"Immersion in the life of the world, a willingness to be inhabited by and to speak for others, including those beyond the realm of the human, these are the practices not just of the bodhisattva but of the writer." --Jane Hirshfield

Tuesday, January 16, 2007

Chekhov, online

This is a particularly nice find, as there are so many of his stories that I've not had a chance to read, or read so long ago that I *should* read them again. (I'm going to eventually have to post about all the books I should read. But it's should in the sense of, they're great books, rather than should in the sense of, well I bought them/they were given to me, and they're sitting there gathering dust. Some of those are great books, too.) A good translator, Constance Garnett. Hers were the recommended translations when I was in college, although I've read some of Magarshack's as well -- not the same works, though. Too many books, too little time. There are notes, as well, although, doesn't everyone know what a lorgnette is? At least everyone who reads Chekhov? Or is that when I first looked it up, when I first read Chekhov? It's probably a good thing that I can't answer that question. There has to be a little free space left in the mind, some elbow room.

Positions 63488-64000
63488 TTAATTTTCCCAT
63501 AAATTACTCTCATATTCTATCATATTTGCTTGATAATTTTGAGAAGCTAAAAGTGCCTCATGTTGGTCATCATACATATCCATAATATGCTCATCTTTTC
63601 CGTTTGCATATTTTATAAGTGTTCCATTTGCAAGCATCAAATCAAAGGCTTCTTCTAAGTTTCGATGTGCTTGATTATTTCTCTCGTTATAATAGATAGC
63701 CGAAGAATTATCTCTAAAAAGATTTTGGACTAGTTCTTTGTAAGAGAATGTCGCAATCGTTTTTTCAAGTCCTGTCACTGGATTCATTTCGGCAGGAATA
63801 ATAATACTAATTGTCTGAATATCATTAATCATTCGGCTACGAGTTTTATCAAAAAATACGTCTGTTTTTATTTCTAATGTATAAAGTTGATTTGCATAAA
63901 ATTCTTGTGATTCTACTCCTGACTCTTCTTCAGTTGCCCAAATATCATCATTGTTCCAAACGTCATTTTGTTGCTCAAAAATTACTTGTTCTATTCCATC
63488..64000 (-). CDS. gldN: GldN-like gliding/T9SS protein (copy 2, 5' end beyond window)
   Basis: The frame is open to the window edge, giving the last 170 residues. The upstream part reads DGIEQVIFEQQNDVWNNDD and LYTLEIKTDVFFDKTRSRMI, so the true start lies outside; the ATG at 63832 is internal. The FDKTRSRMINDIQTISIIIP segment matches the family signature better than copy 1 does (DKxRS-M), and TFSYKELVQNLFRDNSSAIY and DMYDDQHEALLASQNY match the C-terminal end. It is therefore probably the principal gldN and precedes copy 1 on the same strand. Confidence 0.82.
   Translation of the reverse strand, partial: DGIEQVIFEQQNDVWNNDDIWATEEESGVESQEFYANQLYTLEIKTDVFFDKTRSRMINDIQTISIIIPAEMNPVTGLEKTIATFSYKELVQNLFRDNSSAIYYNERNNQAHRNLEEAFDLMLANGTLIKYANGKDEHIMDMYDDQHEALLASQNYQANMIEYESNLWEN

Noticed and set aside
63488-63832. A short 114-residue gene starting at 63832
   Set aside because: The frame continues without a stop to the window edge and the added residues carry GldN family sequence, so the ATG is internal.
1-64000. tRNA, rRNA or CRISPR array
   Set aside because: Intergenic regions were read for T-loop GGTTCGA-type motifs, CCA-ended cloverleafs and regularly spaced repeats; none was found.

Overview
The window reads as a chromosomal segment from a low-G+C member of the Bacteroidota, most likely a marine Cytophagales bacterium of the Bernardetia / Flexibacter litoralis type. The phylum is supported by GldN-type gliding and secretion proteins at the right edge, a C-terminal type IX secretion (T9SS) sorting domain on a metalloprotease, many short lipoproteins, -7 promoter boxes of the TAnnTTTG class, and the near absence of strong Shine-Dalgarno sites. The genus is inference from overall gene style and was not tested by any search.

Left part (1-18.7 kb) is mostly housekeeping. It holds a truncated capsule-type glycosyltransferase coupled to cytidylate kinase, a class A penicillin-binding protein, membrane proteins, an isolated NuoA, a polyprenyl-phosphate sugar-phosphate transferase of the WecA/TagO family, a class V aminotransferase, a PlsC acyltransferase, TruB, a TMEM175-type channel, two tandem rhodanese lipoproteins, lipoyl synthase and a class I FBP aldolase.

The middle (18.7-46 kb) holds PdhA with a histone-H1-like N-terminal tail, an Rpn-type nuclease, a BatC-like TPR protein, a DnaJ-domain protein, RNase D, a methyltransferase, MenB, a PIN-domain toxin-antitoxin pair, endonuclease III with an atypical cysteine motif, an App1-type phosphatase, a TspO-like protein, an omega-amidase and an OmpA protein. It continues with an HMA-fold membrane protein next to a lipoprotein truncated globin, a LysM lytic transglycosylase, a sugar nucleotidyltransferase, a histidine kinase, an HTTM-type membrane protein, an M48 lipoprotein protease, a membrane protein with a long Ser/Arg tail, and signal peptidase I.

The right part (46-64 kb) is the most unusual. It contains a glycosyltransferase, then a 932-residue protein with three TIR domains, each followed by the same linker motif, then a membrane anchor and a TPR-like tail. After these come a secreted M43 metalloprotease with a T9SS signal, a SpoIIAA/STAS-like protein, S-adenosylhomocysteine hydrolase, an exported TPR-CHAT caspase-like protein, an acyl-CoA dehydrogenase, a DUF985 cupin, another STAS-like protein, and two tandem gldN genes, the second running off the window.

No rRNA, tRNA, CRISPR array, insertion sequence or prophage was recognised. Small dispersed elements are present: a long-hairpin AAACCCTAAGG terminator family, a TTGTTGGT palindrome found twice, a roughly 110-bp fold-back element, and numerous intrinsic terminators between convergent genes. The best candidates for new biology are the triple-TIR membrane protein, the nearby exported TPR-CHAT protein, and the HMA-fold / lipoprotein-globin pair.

The Lady with the Dog. (I love the title.)

Oh, it's been pointed out that Gutenberg.org also has his work. Along with many others. A worthwhile link.

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